You can expect a lot less from me today (perhaps nothing more), if only because I have an abnormal number of lectures followed by a trip to London to see Steamboat Bill, but whilst I didn’t watch the debate last night I thought I’d check in with a round-up.
If this clip is representative and the epitome of the themes that played out all night long, as it seems to be, then it must have been even more excruciating than normal.
It looks like the whole night was dominated by Paul having a bad and quiet night (albeit largely because of Fox, who instead treated Perry like he was polling in the double-digits), Romney bullet-dodging even more than normal, Santorum gaining minor scores and Gingrich unequivocally stealing the show with inflamed, Southern pandering to prejudice and right-wing dogma.
Kornacki on that clip:
Gingrich had brought the house down by claiming that Barack Obama doesn’t believe that work is good and by railing against “unconditional efforts by the best food stamp president in American history to maximize dependency is terrible for the future of this country.” It was all a reminder of Gingrich’s unparalleled ability to serve up pure red meat to a party base that has spent the past three years being sold a caricature of Obama as radical redistributionist… When it comes to massaging the resentments of the party base, no Republican candidate has had a finer five-minute stretch than this during the entire campaign. It’s the kind of performance that fueled Gingrich’s unlikely polling surge this fall, and it’s very possible that it will do the same now in the South Carolina home stretch.
He also quotes Romney on the issue of released felons and elections:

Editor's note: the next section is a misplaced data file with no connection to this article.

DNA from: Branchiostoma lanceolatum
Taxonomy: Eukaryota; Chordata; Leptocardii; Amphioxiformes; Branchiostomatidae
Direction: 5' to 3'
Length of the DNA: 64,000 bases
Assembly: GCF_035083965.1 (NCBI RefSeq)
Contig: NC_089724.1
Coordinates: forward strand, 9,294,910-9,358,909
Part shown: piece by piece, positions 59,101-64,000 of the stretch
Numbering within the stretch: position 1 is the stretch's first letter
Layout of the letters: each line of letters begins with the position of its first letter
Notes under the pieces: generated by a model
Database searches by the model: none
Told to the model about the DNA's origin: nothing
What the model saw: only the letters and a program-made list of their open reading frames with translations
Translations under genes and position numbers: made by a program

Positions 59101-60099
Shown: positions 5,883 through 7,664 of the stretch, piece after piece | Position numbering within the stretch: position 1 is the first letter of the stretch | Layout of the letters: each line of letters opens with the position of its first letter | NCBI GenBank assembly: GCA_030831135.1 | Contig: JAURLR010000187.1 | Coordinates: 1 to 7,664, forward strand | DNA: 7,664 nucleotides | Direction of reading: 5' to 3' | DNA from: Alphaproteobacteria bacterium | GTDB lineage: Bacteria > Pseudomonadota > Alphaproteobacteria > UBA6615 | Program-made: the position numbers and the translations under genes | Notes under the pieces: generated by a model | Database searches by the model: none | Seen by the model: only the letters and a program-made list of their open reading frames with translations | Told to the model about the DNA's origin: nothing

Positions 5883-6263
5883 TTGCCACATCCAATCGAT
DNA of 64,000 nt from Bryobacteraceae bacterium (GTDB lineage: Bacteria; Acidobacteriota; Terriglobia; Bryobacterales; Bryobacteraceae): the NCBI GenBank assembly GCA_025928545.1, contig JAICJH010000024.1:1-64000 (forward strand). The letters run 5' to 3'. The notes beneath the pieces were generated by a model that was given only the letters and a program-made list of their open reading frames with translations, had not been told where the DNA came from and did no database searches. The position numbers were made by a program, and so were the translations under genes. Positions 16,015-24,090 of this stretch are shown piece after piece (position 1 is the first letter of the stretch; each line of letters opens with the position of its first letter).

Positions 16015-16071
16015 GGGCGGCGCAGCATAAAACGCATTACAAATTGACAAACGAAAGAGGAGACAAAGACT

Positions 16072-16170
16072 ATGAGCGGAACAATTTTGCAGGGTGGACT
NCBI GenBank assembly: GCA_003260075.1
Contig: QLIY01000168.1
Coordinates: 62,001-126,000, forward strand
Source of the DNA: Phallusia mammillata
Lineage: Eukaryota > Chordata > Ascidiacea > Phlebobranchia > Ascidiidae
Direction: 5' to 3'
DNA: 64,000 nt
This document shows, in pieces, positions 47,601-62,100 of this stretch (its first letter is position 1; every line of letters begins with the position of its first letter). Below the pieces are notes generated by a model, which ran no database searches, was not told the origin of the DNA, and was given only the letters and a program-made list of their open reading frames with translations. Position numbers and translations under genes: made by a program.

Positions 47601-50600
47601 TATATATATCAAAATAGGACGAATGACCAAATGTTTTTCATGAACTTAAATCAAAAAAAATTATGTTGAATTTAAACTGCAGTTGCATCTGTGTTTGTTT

“I don’t think people who commit violent crimes should be allowed to vote again.”
But Spiliakos notes:
Romney froze and tried to change the subject since apparently Romney didn’t know what he was supposed to pretend to believe.
I still have some strange feeling that Romney is in trouble in this state. I’d be a fool to analyze this debate or its impact in South Carolina. But Newt’s solid racial dog whistles and constant support for violence and hatred of “elites” may well help him a lot.
And on the Food Stamp exchange:
Gingrich says that president Obama has put more people on food stamps than any president in history – because that’s what “elites” like to do. Notice the way in which Gingrich cannot make a point without personalizing it against the president. But with this crowd, against a black media man, he wins the crowd overwhelmingly.
It wasn’t Obama that did it, Gingrich, it was the depression recession. This is food we’re talking about. This is people struggling to feed their families in the worst economic crisis since the Great Depression. And Gingrich is playing racial and cultural politics with it.
Carpenter on Romney’s invisibility:
Mitt Romney is grinning his way through this desperate crucible like a guilty suspect with a flawless alibi and no real material evidence against him. Unlike some of his earlier appearances in previous grillings and third-degrees, his demeanor is utterly imperturbable; there stands a man who knows he’s getting away with a magnificent fraud — himself.
“Rich white people don’t get the death penalty very often.”
Finally, Sullivan makes the case for an Obama landslide to finally reform the right:
Only after getting defeated – soundly – will they begin to reconsider their lurch to the most extreme positions in my adult lifetime.